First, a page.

Putting outcomes first

Putting outcomes first: How to plan performance management in the Middle East public sector

Published: October 3, 2017

Executive summary

Every year, governments around the world spend billions of dollars on programs that they hope will improve their economies, strengthen the quality of their services, and benefit their citizens. Yet they often do not take a rigorous approach to tracking these programs and ensuring their effectiveness. This issue looms large in the Middle East, especially for countries that are in the midst of multiyear national development efforts and need ways to oversee them.

Performance management can be invaluable in increasing the likelihood that a wide variety of government programs, such as infrastructure and health, meet their objectives. It is about translating overarching visions into more specific projects and initiatives. It is ultimately about metrics that can help government agencies at every level make the necessary contributions and keep these efforts on track.

Many of the world’s most advanced countries have adopted outcome-based performance management, which will also serve the Middle East best. The key aspects of outcome-based performance management include the role and structure of a central performance management entity, key enablers in the areas of human capital, culture change, technology, and measurement; and the need to be flexible and alter the approach as circumstances warrant.

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Performance management’s role in government planning and decision making

Middle East governments need a way to keep track of their performance as they begin work on large-scale economic and national development plans. The equivalent of hundreds of billions of dollar s are at stake in such plans as Saudi Vision 2030, Abu Dhabi Economic Vision 2030, Qatar National Vision 2030, Kuwait Vision 2035, and Egypt Vision 2030. These countries need mechanisms to make sure their investments — in areas such as infrastructure, healthcare, education, and renewable energy — are on schedule and are meeting the necessary milestones. That is especially important now with low oil prices pushing many Middle East budgetary positions into deficit.

A large part of the potential solution lies with performance management, a discipline that allows governments to assess the progress of their initiatives against pre-set goals and expectations. Countries all over the world rely on performance management. In some places, performance management has become a highly developed tool, improving the outcomes of government-funded programs and benefitting the citizenry.

Although Middle East countries have their own performance management efforts in place, they tend to be limited in scope. Their effectiveness is limited because of the rudimentary nature of the associated methodologies and processes. To get more benefit from performance management, Middle East countries will have to rethink their approach.

Distinct challenges in the Middle East

Performance management can help Middle East governments by combating bureaucracy and diagnosing sources of inefficiency. Governments can use performance management to improve their everyday activities and to implement national development programs. With few exceptions, Middle East countries have struggled with bureaucracy and low government efficiency. Indeed, Middle East governments generally lag behind advanced economies in the government effectiveness indicator published by the World Bank. The indicator captures elements such as the quality of public services, of civil service work, and of policy formulation and implementation. Middle East governments also rank low in the ease of doing business, an indicator that reflects the quality of key government services such as business registration and licensing, applications for construction permits, and property registration (see Exhibit 1).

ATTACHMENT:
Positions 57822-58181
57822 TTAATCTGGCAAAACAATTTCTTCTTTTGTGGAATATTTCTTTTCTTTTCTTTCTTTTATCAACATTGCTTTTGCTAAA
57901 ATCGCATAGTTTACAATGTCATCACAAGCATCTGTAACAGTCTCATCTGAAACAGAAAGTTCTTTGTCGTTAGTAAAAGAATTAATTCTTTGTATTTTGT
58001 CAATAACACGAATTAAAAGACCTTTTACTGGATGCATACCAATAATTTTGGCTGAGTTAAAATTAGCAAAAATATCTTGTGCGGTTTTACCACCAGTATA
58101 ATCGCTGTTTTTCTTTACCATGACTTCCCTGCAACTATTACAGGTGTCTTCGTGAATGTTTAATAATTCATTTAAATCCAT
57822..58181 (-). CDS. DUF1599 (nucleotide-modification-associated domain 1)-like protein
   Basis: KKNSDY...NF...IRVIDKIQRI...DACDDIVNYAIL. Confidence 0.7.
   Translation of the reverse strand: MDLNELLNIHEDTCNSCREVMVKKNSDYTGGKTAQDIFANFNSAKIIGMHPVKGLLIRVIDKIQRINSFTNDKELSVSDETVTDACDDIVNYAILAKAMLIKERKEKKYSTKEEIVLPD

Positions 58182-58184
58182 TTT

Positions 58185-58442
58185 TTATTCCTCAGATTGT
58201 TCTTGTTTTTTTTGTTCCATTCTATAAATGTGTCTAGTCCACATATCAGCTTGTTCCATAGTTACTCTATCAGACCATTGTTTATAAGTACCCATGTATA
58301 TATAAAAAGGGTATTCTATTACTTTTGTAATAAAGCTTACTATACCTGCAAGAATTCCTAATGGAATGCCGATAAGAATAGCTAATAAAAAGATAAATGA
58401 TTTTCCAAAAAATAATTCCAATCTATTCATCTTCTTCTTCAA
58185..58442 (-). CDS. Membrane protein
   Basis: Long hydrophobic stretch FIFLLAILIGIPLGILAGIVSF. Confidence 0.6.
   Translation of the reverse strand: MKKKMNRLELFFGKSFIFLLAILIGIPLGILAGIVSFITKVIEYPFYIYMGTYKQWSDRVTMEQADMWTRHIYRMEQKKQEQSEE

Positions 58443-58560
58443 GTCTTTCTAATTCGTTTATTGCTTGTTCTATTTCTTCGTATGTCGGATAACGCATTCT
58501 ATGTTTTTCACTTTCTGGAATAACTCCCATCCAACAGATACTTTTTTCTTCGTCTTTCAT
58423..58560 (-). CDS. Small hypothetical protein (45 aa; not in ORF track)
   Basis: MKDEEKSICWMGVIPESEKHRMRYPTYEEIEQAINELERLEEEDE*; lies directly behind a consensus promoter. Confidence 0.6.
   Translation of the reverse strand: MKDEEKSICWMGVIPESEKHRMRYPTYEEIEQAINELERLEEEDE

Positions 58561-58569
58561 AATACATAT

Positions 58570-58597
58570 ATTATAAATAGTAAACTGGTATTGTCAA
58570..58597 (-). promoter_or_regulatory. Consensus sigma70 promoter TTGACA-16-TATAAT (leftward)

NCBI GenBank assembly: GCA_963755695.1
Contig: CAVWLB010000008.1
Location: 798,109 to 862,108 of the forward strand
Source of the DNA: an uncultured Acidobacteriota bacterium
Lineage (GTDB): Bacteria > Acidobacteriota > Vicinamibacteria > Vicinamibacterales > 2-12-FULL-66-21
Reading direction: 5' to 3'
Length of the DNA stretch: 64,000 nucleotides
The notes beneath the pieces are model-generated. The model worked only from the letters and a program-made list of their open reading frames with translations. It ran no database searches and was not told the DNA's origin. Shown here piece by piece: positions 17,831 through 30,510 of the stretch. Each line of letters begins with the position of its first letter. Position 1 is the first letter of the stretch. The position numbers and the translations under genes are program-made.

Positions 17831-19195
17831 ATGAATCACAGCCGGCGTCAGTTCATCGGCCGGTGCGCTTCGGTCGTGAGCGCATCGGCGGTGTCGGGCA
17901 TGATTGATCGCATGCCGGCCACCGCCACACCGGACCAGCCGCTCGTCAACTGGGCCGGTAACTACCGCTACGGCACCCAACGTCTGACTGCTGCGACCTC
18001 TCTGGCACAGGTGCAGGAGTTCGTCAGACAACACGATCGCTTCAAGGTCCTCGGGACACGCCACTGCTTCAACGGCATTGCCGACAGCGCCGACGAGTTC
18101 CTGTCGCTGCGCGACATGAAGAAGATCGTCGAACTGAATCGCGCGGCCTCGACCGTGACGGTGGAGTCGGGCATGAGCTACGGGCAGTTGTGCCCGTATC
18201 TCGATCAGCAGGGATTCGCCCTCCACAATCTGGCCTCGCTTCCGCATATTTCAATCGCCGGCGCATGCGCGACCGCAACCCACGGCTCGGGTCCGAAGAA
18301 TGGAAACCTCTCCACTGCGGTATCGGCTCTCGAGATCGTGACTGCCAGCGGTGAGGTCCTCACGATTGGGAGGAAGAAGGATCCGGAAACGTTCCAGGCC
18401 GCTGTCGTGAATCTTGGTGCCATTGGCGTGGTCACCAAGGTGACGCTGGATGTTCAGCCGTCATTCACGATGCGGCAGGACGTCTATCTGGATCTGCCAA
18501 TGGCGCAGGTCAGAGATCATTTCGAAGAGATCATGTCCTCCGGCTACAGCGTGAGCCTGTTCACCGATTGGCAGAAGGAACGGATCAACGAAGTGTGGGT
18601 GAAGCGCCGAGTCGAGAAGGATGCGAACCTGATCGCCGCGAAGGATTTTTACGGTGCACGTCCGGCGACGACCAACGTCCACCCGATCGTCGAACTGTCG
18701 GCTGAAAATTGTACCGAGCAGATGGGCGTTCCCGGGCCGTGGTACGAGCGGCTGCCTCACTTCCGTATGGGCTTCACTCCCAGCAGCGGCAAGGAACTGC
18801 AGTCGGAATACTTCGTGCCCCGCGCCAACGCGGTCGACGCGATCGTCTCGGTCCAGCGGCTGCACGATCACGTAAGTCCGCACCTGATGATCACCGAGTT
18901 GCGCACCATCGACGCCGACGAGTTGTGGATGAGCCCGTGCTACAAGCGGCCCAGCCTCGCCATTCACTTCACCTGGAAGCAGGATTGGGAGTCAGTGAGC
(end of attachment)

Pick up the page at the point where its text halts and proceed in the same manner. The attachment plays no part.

Limited performance

Along with addressing inefficiencies in the system, performance management can be used to improve employee performance and motivate civil servants. Indeed, some government organizations use performance management programs as the basis of rewards systems, often monetary, that recognize public-sector entities or individuals. An example is the annual European Public Sector Awards, which recognize high-performing government entities across Europe. These awards create an arena in which Europe’s public-sector institutions can excel and become examples for the rest of the world.

Conclusion

It is essential for Middle East governments to institute solid performance management systems given their commitments to deliver ambitious national development programs and their budgetary constraints. By establishing a dedicated performance management entity residing within the executive office, Middle East governments can ensure efficient use of budget and resources, visibility on achieved progress, availability of information to feed government decision making, and increased levels of transparency. Failure to put in place a well-functioning, outcome-based performance management system could severely affect the realization of long-term national objectives and undermine the well-being and prosperity of regional communities.

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Putting outcomes first: How to plan performance management in the Middle East public sector

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